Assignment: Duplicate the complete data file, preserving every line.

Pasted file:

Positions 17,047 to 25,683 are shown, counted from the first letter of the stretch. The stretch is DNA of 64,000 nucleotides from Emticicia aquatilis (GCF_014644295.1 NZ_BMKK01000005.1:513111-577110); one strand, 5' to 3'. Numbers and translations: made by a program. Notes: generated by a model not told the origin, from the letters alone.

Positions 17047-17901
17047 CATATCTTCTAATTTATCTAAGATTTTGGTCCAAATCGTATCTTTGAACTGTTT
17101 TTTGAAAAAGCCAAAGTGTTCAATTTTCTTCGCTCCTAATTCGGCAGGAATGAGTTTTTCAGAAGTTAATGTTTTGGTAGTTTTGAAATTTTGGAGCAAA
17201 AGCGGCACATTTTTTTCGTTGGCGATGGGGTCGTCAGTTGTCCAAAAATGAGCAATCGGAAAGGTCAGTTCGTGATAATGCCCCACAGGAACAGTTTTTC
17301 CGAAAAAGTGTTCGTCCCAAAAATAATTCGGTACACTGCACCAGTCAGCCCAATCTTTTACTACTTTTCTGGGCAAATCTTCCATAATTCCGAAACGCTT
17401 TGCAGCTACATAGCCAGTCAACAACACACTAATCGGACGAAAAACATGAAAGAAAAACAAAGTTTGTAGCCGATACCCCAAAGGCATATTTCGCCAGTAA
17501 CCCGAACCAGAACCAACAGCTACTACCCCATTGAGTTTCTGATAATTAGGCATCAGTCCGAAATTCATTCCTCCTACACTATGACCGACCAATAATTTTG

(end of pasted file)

Positions 17,047 to 25,683 are shown, counted from the first letter of the stretch. The stretch is DNA of 64,000 nucleotides from Emticicia aquatilis (GCF_014644295.1 NZ_BMKK01000005.1:513111-577110); one strand, 5' to 3'. Numbers and translations: made by a program. Notes: generated by a model not told the origin, from the letters alone.

Positions 17047-17901
17047 CATATCTTCTAATTTATCTAAGATTTTGGTCCAAATCGTATCTTTGAACTGTTT
17101 TTTGAAAAAGCCAAAGTGTTCAATTTTCTTCGCTCCTAATTCGGCAGGAATGAGTTTTTCAGAAGTTAATGTTTTGGTAGTTTTGAAATTTTGGAGCAAA
17201 AGCGGCACATTTTTTTCGTTGGCGATGGGGTCGTCAGTTGTCCAAAAATGAGCAATCGGAAAGGTCAGTTCGTGATAATGCCCCACAGGAACAGTTTTTC
17301 CGAAAAAGTGTTCGTCCCAAAAATAATTCGGTACACTGCACCAGTCAGCCCAATCTTTTACTACTTTTCTGGGCAAATCTTCCATAATTCCGAAACGCTT
17401 TGCAGCTACATAGCCAGTCAACAACACACTAATCGGACGAAAAACATGAAAGAAAAACAAAGTTTGTAGCCGATACCCCAAAGGCATATTTCGCCAGTAA
17501 CCCGAACCAGAACCAACAGCTACTACCCCATTGAGTTTCTGATAATTAGGCATCAGTCCGAAATTCATTCCTCCTACACTATGACCGACCAATAATTTTG